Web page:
In the November 2003 issue of Vanity Fair, David Bowie reveals his 25 favorite albums. If you can possibly get your hands on any of these (most are out of print on CD and nearly impossible to find on vinyl), I guarantee you evenings of listening pleasure.
David Bowie’s 25 Favorite Albums:
The Last Poets — The Last Poets
Shipbuilding — Robert Wyatt
The Fabulous Little Richard — Little Richard
Music for 18 Musicians — Steve Reich
The Velvet Underground & Nico — The Velvet Underground
Tupelo Blues — John Lee Hooker
Blues, Rags and Hollers — Koerner, Ray and Glover
The Apollo Theatre Presents: In Person! The James Brown Show — James Brown
Forces of Victory — Linton Kwesi Johnson
The Red Flower of Tachai Blossoms Everywhere: Music Played on National Instruments — Various Artists
Banana Moon — Daevid Allen
Jacques Brel is Alive and Well and Living in Paris — Cast Album
The Electrosoniks: Electronic Music — Tom Dissevelt
The 5000 Spirits of the Layers of the Onion — The Incredible String Band
Ten Songs by Tucker Zimmerman — Tucker Zimmerman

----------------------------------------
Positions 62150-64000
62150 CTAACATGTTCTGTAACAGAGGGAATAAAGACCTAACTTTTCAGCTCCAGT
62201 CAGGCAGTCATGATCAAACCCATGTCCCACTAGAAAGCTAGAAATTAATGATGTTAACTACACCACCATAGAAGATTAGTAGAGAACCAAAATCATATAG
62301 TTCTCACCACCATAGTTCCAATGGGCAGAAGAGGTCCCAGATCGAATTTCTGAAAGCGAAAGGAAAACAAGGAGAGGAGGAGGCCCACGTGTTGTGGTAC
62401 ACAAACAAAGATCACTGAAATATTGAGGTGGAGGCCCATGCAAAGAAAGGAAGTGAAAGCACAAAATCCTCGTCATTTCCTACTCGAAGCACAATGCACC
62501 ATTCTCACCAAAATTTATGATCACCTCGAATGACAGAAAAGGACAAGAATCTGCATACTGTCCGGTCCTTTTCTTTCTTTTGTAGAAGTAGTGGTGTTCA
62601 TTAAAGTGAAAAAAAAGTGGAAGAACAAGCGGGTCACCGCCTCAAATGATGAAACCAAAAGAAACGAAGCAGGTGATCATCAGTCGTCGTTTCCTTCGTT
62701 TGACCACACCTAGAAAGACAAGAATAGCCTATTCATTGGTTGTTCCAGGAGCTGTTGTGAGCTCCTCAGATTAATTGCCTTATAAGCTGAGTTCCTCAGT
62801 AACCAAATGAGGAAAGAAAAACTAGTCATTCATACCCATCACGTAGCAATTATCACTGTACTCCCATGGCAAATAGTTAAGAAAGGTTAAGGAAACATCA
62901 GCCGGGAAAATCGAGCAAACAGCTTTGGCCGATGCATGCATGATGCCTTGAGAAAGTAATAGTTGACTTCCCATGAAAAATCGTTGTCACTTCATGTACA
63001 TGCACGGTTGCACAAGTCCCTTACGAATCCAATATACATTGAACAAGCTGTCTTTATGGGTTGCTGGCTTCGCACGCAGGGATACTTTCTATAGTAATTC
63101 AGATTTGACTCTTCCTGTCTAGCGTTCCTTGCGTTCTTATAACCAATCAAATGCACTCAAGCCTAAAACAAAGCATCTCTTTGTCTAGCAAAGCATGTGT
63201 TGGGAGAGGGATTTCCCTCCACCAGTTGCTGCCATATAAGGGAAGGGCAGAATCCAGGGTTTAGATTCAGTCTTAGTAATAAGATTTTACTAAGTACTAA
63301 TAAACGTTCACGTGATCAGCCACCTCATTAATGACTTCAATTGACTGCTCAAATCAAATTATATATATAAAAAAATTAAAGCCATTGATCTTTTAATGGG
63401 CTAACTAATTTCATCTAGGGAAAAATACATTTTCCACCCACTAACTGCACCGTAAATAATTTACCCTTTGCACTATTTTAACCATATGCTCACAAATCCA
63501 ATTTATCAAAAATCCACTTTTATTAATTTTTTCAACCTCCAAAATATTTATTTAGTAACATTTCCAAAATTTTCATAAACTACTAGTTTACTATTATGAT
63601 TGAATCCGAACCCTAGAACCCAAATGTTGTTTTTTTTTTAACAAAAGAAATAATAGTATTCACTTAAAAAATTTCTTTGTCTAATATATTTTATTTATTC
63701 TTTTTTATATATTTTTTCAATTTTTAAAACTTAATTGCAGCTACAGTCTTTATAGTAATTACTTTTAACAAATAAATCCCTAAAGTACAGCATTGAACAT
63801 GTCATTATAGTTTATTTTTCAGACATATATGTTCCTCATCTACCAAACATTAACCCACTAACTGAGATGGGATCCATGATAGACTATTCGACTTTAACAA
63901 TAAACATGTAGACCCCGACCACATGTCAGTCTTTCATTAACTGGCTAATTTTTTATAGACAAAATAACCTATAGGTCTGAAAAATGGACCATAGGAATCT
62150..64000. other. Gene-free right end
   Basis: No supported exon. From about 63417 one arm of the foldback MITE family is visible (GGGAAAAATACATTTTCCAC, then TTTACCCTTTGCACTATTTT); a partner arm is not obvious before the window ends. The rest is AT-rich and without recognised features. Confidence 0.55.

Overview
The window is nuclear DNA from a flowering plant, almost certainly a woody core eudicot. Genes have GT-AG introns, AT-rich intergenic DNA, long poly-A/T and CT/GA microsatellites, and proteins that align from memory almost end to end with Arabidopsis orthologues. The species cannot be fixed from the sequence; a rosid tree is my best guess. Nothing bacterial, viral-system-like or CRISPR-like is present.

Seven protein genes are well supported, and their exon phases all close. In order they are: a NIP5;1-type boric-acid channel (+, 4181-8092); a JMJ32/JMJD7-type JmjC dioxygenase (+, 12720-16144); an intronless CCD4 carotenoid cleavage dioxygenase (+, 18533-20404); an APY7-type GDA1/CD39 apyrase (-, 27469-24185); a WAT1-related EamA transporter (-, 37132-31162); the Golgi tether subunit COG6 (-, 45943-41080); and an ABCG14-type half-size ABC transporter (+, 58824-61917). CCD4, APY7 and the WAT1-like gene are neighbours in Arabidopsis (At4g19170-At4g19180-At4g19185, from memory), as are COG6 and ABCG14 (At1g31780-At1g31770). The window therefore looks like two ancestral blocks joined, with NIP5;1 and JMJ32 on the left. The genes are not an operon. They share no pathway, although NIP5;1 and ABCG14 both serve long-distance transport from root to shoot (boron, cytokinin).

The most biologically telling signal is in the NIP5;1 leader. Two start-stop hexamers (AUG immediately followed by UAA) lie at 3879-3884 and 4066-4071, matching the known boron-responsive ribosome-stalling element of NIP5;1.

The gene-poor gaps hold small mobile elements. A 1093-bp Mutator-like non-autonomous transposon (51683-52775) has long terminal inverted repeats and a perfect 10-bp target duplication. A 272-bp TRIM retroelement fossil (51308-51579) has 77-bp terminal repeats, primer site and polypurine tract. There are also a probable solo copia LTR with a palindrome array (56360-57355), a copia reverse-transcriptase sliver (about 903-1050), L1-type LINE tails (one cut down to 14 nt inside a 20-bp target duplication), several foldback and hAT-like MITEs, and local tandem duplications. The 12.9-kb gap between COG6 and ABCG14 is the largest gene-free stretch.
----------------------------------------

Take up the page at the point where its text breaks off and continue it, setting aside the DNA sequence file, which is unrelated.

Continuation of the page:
Four Last Songs (Strauss) — Gundula Janowitz
The Ascension — Glenn Branca
The Madcap Laughs — Syd Barrett
Black Angels — George Crumb
Funky Kingston — Toots & The Maytals
Delusion of the Fury — Harry Partch
Oh Yeah — Charles Mingus
Le Sacre du Printemps — Igor Stravinsky
The Fugs — The Fugs
The Glory (????) of the Human Voice — Florence Foster Jenkins
Read Bowie’s complete intro the list below.
“There is really no way to do a list of my favorite albums with any rationality. I do only have about 2,500 vinyls. There is a possibility there. I’ll look through the albums and pull together a list of those I have re-bought or am in the process of re-buying on CD. I have little time, and there are just too many to sort through. So, I’ll keep pulling stuff out blindly, and if it’s too obvious (Sgt. Pepper, Nirvana) I’ll put it back again till I find something more interesting. A lot of the rock stuff I have is the same as everyone else’s, and I have so many blues and R&B albums that it would topple over into trainspotter world if I went that route.
O.K., no rules then. I’ll just make ’em up as I go along. I’d say half of this list below is now on my CD racks, but many are finding impossible to trace. The John Lee Hooker album, for instance, or The Red Flower of Tachai Blossoms Everywhere. I have done the only thing possible and burned them to CD myself, reduced the cover art down to size, and made reasonable simulacrums of the originals.
If you can possibly get your hands on any of these, I guarantee you evenings of listening pleasure, and you will encourage a new high-minded circle of friends, although one or two choices will lead some of your old pals to think you completely barmy. So, without chronology, genre, or reason, herewith, in no particular order, 25 albums that could change your reputation.”